Each year Missourians are affected by disasters such as tornadoes, fires, floods, and power outages. You and your family's emotional preparedness are just as important as gathering items for an emergency supply kit or practicing emergency evacuations. Disasters can stir up many different feelings and thoughts and prior planning can help alleviate some of that stress and anxiety. It is a good idea to talk with your family about the type of emergencies you could face and what your response may be. Hold family tornado and fire drills so that everyone is familiar with what to do when disaster does strike. Individuals that practice responses to disaster situations will be able to react quicker with less stress when it does occur.

Emotional well-being and healing are just as important as rebuilding a home and mending physical injuries. You may be surprised at how you and others may feel after a disaster. Disasters can stir up many different feelings and thoughts. People may experience fear concerning their safety or that of a loved one, shock, disbelief, grief, anger and guilt. Memory problems, anxiety and depression are also possible after experiencing a disaster. These reactions are common and are usually temporary.

Disasters are upsetting experiences for everyone involved. Children, senior citizens, people with disabilities and individuals who do not speak English are especially at risk. Children may become afraid and some elderly people may seem disoriented at first. People with disabilities may require additional assistance. It is important that you talk with children and elderly people in a calm manner letting them know that they are safe and that you will help them find a safe place to stay.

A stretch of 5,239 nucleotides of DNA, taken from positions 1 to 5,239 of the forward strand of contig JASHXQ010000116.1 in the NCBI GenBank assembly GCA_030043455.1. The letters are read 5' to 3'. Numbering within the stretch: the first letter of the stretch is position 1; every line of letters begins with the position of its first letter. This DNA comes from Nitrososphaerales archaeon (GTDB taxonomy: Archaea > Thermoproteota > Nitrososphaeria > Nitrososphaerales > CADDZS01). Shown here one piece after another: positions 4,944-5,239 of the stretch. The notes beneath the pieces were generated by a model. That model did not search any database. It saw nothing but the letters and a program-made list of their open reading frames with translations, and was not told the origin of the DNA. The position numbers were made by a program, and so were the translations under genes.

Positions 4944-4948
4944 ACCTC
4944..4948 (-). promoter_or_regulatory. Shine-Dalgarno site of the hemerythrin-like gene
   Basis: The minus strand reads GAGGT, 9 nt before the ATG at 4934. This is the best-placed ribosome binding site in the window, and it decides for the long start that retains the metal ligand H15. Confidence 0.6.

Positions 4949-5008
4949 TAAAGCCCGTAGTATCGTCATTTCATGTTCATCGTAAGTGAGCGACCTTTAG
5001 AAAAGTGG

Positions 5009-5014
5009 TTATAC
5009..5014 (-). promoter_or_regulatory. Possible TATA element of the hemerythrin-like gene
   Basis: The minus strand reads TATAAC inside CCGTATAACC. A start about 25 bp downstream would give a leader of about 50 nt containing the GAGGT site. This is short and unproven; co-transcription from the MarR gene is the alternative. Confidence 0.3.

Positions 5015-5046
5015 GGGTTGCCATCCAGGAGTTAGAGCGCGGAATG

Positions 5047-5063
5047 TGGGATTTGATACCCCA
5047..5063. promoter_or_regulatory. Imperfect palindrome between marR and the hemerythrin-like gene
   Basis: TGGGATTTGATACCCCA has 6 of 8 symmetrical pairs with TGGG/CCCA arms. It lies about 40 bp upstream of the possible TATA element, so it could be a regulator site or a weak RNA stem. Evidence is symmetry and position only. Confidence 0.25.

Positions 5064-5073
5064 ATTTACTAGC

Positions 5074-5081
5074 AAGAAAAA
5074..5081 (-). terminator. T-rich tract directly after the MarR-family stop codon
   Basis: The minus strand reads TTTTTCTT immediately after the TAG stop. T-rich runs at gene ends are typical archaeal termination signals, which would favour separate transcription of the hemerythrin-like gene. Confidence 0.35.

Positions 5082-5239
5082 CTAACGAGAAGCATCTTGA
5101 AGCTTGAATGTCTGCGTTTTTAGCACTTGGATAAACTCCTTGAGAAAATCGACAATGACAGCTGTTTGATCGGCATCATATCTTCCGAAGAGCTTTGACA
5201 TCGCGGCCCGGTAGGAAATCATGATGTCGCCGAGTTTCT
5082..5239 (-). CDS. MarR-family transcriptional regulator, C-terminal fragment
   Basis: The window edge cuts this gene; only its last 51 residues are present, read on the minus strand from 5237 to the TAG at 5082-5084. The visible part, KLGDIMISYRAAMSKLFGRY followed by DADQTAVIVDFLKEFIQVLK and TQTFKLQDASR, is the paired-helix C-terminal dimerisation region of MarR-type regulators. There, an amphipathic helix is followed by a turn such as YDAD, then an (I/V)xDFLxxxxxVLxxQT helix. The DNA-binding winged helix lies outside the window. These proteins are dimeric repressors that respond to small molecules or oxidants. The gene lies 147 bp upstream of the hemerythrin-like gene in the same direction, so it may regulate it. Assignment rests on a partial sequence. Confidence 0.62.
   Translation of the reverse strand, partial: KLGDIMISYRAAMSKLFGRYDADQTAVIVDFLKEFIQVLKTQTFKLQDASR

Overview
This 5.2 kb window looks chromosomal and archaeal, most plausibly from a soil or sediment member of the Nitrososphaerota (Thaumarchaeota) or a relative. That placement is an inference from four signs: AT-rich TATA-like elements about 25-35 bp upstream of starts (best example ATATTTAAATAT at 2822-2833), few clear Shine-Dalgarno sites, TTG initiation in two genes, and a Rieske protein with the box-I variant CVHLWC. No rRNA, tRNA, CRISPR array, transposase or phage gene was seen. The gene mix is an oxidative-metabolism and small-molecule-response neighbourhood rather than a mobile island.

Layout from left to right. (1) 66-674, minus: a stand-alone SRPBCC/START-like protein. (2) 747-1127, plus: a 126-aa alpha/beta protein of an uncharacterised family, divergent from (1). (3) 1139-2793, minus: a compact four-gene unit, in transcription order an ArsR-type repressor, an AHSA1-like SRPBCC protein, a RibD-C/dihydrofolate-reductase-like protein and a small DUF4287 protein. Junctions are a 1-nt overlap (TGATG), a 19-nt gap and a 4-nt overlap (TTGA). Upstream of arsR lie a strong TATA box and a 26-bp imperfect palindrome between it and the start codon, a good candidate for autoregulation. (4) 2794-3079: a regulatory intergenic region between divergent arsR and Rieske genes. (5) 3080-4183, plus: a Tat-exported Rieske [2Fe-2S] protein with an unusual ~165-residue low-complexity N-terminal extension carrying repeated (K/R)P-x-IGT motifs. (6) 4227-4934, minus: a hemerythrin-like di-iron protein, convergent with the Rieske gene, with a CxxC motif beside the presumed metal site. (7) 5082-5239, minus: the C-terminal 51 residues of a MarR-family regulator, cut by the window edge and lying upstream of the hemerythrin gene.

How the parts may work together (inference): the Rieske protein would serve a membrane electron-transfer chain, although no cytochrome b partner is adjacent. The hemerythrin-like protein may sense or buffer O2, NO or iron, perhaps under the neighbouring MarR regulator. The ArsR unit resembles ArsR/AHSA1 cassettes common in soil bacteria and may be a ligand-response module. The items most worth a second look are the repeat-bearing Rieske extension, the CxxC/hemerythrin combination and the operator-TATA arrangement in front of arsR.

When disaster strikes, a child's view of the world as a safe and predictable place is temporarily lost. Children become afraid that the event will happen again and that they or their family may be injured or killed. The damage, injuries and deaths that can result from an unexpected or uncontrollable event are difficult for most children to understand. A supportive response by a parent or other adult to a child following any traumatic event can help children recover more quickly and completely. Children of different ages react in different ways to trauma.

Some basic steps you can take to meet physical and emotional needs:

  • Try to return to as many of your personal and family routines as possible.
  • Get rest, nutritional food, and drink plenty of water.
  • Limit your exposure to the sights and sounds of disaster, especially on television, the radio and in the newspapers.
  • Focus on the positive.
  • Recognize your own feelings. Reach out and accept help from others.
  • If you have not been greatly impacted, reach out and help others.
  • Do something you enjoy. Do something as a family that you have all enjoyed in the past.
  • Stay connected with your family and/or other support systems.
  • Realize that recovery can take time.

As you put your family’s emergency plan together, talk to your entire family about how you will respond to different emergency situations. Individuals that practice responses to disaster situations will be able to react quicker with less stress when it does occur. You will always feel better knowing that you are prepared and ready for anything.

For additional information related to disaster mental health, go to http://health.mo.gov/emergencies/ert/disastermh.php.